meta-scriptInside Ben Platt's 'Honeymind': How Queer Love, Live Performance & More Led To His Most Authentic Album Yet | GRAMMY.com
Singer and actor Ben Platt seated and posing
Ben Platt

Photo: Vince Aung

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Inside Ben Platt's 'Honeymind': How Queer Love, Live Performance & More Led To His Most Authentic Album Yet

Ben Platt's expansive artistry has taken him from Broadway to the recording studio, and his new album continues this evolution. 'Honeymind' shows Ben Platt at his most honest and vulnerable, embracing a new sound.

GRAMMYs/Apr 18, 2024 - 01:47 pm

Ben Platt has never allowed the world to dictate his fate. The GRAMMY, Tony, and Emmy-winner's artistic outpouring has been relentless, and he's still early in his career. 

The 30-year-old actor and singer has performed in Broadway musicals like "Parade" and "Dear Evan Hansen," sold out Madison Square Garden and the Hollywood Bowl as a solo artist, and starred and co-wrote the film Theater Camp. Each project has marked a step into a new direction, but none more so than Honeymind — an album that captures what it's like to chase tender and safe intimacy in partnership, and the ecstasy that follows once found. 

His professional growth between 2021's Reverie and Honeymind is apparent not just thematically, but sonically and in production. This latest album sounds natural and lush, with input from GRAMMY-winning producer Dave Cobb and producer/songwriter/multi-instrumentalist Alex Hope. While  Honeymind shows a version of Platt some listeners may not be accustomed to, he's never sounded more comfortable in his own skin.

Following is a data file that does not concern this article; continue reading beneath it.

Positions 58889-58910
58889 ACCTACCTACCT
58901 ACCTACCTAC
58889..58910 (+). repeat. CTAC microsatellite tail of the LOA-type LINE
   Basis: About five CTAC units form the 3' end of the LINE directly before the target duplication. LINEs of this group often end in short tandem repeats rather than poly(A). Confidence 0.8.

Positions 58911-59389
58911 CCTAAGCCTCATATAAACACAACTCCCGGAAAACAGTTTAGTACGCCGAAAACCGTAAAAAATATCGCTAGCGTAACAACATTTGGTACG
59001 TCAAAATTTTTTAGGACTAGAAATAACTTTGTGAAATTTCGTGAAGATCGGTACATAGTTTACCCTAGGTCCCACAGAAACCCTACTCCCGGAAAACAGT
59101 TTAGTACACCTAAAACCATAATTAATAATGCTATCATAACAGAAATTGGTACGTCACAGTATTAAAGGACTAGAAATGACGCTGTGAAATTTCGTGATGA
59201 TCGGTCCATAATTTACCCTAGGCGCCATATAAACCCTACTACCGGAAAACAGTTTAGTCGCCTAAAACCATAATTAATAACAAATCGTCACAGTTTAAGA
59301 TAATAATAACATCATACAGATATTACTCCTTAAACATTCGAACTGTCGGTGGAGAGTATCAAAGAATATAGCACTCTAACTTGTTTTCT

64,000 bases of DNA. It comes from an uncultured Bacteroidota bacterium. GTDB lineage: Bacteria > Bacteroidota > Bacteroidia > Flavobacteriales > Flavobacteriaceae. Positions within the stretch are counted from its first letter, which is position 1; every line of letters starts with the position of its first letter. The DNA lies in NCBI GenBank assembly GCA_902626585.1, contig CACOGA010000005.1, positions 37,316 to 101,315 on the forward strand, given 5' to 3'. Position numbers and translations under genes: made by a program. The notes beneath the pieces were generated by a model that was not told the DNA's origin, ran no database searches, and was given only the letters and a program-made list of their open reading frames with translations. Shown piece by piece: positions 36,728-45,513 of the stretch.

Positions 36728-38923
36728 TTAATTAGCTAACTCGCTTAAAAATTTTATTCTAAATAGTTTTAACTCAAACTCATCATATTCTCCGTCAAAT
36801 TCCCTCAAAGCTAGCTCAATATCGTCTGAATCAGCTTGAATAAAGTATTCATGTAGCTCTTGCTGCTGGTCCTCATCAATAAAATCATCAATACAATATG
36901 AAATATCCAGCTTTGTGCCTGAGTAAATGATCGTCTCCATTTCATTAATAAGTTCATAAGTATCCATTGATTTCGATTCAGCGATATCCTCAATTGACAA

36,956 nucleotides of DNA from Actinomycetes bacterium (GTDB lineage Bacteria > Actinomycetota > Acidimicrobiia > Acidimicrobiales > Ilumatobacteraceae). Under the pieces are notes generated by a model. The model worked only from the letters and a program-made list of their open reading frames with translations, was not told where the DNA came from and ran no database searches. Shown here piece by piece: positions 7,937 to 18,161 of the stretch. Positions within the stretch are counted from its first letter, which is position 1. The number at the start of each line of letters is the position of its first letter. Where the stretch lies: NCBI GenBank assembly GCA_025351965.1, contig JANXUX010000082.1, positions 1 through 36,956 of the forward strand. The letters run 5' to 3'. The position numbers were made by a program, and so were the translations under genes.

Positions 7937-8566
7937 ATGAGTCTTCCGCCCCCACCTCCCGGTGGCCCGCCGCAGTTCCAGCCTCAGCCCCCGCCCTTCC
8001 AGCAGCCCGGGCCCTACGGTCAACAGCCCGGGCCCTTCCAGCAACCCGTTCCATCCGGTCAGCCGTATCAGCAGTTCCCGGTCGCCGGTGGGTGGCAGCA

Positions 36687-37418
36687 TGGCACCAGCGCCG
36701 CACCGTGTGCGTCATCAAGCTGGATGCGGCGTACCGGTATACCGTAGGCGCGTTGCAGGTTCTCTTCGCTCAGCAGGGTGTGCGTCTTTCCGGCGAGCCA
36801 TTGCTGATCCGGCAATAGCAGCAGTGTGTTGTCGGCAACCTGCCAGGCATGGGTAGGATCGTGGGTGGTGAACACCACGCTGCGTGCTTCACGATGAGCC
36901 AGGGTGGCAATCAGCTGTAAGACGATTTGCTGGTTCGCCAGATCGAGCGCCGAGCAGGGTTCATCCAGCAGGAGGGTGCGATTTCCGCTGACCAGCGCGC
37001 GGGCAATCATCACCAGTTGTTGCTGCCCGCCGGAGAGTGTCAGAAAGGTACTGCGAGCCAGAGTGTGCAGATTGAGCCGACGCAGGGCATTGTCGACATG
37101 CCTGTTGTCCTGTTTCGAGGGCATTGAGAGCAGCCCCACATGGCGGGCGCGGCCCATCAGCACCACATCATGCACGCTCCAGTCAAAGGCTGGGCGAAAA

To celebrate the release of Honeymind, Platt will headline a three-week residency in New York City's Palace Theatre and a subsequent nationwide summer tour and serve as the keynote speaker at this year’s GRAMMY U Conference. He spoke with GRAMMY.com about his latest album, upcoming residency, and the beautiful and, at times, tricky trappings of romantic love.

This interview has been edited for clarity. The 2024 GRAMMY U Conference is presented by Amazon Music. Mastercard is also a participating sponsor of the conference.

Honeymind shifts away from the '80s electro-pop of Reverie and your Broadway roots. What made you gravitate towards a more tender, folky sound that exudes warmth and serenity?

The biggest catalyst was that I wanted to go and write Nashville because I admired so many songwriters there. When I started with my first round of writing sessions for this record — which was back in the spring of 2022 — what just very naturally started coming out was this super unadorned, very storytelling-forward type of music. 

When I made my first record [2019], it was very close after I had been on Broadway for a long time, and it was theatrically linked. Then, I experimented with leaning into pop and this Peter Gabriel vibe, but it felt like a landing pad this time. I closed my eyes and went, What's the most natural way to communicate in terms of what is specific to me? This seemed to fit really nicely. 

You worked with renowned producers like Dave Cobb on this album. There are times when the producer’s work stands out most, but Honeymind sounds like you. How did you ensure that all tracks sounded distinctly like you versus a Dave Cobb song?

​​I loved the idea of working with Dave! His specialty is unadorned things that are as essential as they can be. When it comes to my own sound, my priority is always obviously storytelling and songwriting, but certainly, to have the vocal performance be very much the focus. Dave was very amenable to that.